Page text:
Of all the major classics, the Amstel Gold Race is the most difficult to predict — and one of the hardest to win. Only three riders have
Of all the major classics, the Amstel Gold Race is the most difficult to predict — and one of the hardest to win. Only three riders have won the Dutch classic more than once: Eddy Merckx (of course), who took it twice in the 1970s, and the Dutchmen Gerrie Knetemann (1974 and 1985) and Jan Raas, who had five wins in six starts between 1977 and 1982. But all those successes happened long before the Amstel became a truly international classic. (see list of previous Amstel Gold race winners)
Today, both the field and the course are much tougher than they were even a decade ago. This Sunday’s race features 31 climbs in its 257.3km and ends atop the last of them, the infamous Cauberg, where tens of thousands of Dutch bike-racing fans give the little town of Valkenburg the look of a world road championship every April.
You would think that those fans would give the edge to the home riders, but ever since the Amstel organizers decided to move its race finish to the Cauberg (pronounced “cow-berg”) in 2003, it has been won by a Kazakh, three different Italians, a Luxembourger, a German and a Russian. The last time a Dutch rider took his homeland classic was nine years ago, when the finish was on a flat street in Maastricht, where Erik Dekker managed to get the better of Lance Armstrong after they emerged from the hills together in a small breakaway group.
This Sunday, a new generation of Dutchman is toeing the start line in the medieval marketplace of Maastricht, hoping that their intimate knowledge of the roads in the province of Limburg will give them the edge over the favorites from overseas. That start list of heavyweights is topped by likely 2010 Tour de France contenders Andy Schleck of Saxo Bank, Cadel Evans of BMC Racing, Vincenzo Nibali of Liquigas, Carlos Sastre of Cervélo TestTeam, Brad Wiggins of Team Sky and Alejandro Valverde of Caisse d’Épargne.
Assuming that everyone starts the race (Europe is still in chaos after the recent volcano eruption in Iceland stopped air travel), those Tour riders might get a chance of standing on the podium — grand tour winners Damiano Cunego, Danilo Di Luca and Alexander Vinokourov have all won the Amstel in the past decade. But the classics specialists like defending champion Serguei Ivanov of Katusha (and his teammates Joaquin Rodriguez and Alexandr Kolobnev) and 2006 winner Fränk Schleck of Saxo Bank look more likely to succeed on Sunday.
Only one Anglo-Saxon has won the Amstel in its 44-year history. That was Aussie legend Phil Anderson in 1983, while Armstrong remains the only American to have finished on the podium (in 1999 and 2001). Perhaps the lack of success since then will be broken this weekend. Australia’s world champ Evans has legitimate hopes of a top-three finish (but his compatriot Simon Gerrans of Sky has yet to find good form). And Irish road champion Nicolas Roche of AGR-La Mondiale, who continues to strengthen his finishing sprint, can’t be counted out.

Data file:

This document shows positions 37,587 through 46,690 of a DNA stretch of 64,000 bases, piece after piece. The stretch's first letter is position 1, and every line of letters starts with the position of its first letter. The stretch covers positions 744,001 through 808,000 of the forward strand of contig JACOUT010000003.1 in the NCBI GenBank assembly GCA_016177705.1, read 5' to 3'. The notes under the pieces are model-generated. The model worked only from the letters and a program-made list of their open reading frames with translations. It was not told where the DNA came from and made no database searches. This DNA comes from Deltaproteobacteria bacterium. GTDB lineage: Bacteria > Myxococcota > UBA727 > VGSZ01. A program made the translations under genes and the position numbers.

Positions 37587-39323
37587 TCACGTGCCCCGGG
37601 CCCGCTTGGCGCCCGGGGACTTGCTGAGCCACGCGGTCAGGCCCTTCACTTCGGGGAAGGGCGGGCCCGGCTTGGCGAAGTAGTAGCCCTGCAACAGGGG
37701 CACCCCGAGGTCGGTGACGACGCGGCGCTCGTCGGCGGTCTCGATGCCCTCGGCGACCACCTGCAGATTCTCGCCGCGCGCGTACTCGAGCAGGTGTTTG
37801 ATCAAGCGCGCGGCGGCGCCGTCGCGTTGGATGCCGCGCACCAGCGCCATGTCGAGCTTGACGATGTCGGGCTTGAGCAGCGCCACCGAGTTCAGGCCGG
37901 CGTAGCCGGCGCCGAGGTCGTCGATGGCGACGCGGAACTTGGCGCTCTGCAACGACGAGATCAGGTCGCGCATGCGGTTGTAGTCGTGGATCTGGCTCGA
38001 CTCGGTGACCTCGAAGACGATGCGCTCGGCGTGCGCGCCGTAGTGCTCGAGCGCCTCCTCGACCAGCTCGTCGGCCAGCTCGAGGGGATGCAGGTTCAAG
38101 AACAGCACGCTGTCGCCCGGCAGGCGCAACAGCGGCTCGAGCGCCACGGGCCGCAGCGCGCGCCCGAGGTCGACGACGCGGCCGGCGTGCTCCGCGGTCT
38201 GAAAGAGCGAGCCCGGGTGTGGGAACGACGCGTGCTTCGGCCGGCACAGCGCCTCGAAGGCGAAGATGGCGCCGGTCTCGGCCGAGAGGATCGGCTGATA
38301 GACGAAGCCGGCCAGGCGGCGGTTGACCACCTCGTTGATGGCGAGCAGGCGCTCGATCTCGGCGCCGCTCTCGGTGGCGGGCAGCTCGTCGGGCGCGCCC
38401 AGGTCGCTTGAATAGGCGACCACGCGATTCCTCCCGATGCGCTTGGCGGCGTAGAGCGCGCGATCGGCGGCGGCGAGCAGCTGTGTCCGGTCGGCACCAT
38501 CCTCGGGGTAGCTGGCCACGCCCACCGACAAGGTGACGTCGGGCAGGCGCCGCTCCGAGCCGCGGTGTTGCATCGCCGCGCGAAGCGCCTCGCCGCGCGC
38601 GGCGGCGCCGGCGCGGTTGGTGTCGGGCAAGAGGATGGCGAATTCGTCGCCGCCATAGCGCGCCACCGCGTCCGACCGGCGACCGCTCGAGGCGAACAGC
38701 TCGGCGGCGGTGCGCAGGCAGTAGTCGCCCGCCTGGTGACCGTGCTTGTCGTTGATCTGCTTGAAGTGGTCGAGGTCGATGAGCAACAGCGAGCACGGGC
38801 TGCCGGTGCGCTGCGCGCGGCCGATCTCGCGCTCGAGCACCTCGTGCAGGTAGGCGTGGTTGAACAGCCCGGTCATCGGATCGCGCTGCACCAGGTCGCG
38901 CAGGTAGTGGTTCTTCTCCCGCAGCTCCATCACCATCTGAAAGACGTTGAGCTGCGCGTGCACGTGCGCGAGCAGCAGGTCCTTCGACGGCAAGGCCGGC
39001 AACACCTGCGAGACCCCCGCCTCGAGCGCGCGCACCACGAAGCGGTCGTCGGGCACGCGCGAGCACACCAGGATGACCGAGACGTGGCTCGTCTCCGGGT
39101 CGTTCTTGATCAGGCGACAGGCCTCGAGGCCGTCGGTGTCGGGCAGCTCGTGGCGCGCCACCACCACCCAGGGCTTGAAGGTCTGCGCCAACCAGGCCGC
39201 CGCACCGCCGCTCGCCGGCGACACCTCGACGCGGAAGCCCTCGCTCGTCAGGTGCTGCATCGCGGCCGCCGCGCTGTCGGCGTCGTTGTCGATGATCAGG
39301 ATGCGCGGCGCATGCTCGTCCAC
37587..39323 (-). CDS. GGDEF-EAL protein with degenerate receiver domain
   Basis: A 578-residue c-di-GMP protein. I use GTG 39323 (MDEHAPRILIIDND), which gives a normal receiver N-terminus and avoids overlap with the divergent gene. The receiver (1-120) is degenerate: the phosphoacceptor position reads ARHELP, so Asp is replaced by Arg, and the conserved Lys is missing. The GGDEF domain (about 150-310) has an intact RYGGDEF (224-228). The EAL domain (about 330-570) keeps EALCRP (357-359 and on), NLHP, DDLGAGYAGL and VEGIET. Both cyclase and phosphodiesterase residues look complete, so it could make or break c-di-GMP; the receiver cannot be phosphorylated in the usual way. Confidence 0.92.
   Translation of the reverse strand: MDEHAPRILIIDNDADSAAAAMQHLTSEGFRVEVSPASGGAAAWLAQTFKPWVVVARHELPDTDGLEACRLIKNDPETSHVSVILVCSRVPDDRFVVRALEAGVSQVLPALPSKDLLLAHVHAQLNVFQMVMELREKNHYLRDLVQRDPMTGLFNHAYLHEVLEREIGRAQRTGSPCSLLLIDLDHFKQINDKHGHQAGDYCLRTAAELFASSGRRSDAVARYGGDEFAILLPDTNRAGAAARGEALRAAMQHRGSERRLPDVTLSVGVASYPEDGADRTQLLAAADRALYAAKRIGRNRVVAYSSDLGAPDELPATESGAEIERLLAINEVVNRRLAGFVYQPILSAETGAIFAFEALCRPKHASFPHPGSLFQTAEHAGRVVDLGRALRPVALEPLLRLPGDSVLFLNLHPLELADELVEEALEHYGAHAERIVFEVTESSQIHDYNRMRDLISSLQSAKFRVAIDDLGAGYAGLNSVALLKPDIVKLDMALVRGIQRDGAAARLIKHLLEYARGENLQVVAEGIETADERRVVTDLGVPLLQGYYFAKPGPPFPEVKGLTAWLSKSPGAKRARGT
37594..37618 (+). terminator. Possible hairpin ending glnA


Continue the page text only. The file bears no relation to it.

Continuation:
As for the North Americans, Team RadioShack’s American Chris Horner and Garmin-Transitions’ Canadian Ryder Hesjedal are both on the best form of their lives. Horner’s brilliant victory in last week’s Tour of the Basque Country saw him easily match the best Spanish climbers before he knocked them out in the time trial. And Hesjedal, following his excellent fifth place at last month’s Strade Bianche-Eroica classic in Italy, rode strongly in Spain’s Basque Country and Catalonia stage races.
Interestingly, a Spanish rider has never won the Amstel Gold Race, which was first held in 1966.If that hex is to be broken, Rodriguez (winner of the recent Tour of Catalonia) perhaps has a better chance than his compatriots Valverde (beaten by Horner in last week’s Basque Country) and his Caisse d’Épargne teammate Luis León Sanchez.
But the main Iberian threat may come from Oscar Freire, who honed his form in the Basque Country after opening the classics season with his impressive third victory in Milan-San Remo. Freire has yet to master the “sprint” up the Cauberg, but he knows that in the event of a group finish, his Rabobank teammates will do everything to help him succeed.
Which brings us to the Dutch.
Last year, the orange-clad fans in Valkenburg believed their cheers were finally having a positive effect when local man Karsten Kroon and Rabobank’s climber Robert Gesink made it into the winning break with Ivanov — but it was the burly Russian who thwarted the two Dutchman with a powerful surge in the last (flatter) stretch of the 1.2km climb. Kroon is now on BMC Racing and will share the team lead with Evans, while Gesink is Rabobank’s co-leader with Freire, Lars Boom and Sebastian Langeveld.
But not all Dutch hopes lie in the Rabo camp. Garmin has the on-form rookie Michel Kreder, who placed third two weeks ago in the GP Miguel Induráin behind Rodriguez and Valverde in an uphill finish similar to the Cauberg. And the Vacansoleil team’s Johnny Hoogerland is a true dark horse after his fine 11th place at the recent Tour of Flanders, and his astounding fifth place last fall in the Tour of Lombardy.
But the man that everyone is concerned about is that Lombardia winner Philippe Gilbert of Omega-Lotto. The Belgian was on great form on the hilly finishing circuit at last Wednesday’s Flèche Brabançonne, and the punch he packs in uphill sprints (remember his stage win in last year’s Giro d’Italia?) makes him our top favorite. Then again, in a race that is so hard to predict, any one of the two dozen starters we’ve mentioned here could end up with the victory Sunday afternoon.
VeloNews.com will provide live coverage of this Sunday’s Amstel Gold Race, Wednesday’s Fleche Wallonne and next Sunday’s Liège-Bastogne-Liège. You can reach the live coverage at velonews.com/live. On mobile, go to mobile.velonews.com and follow the link at the top of the page to the live player.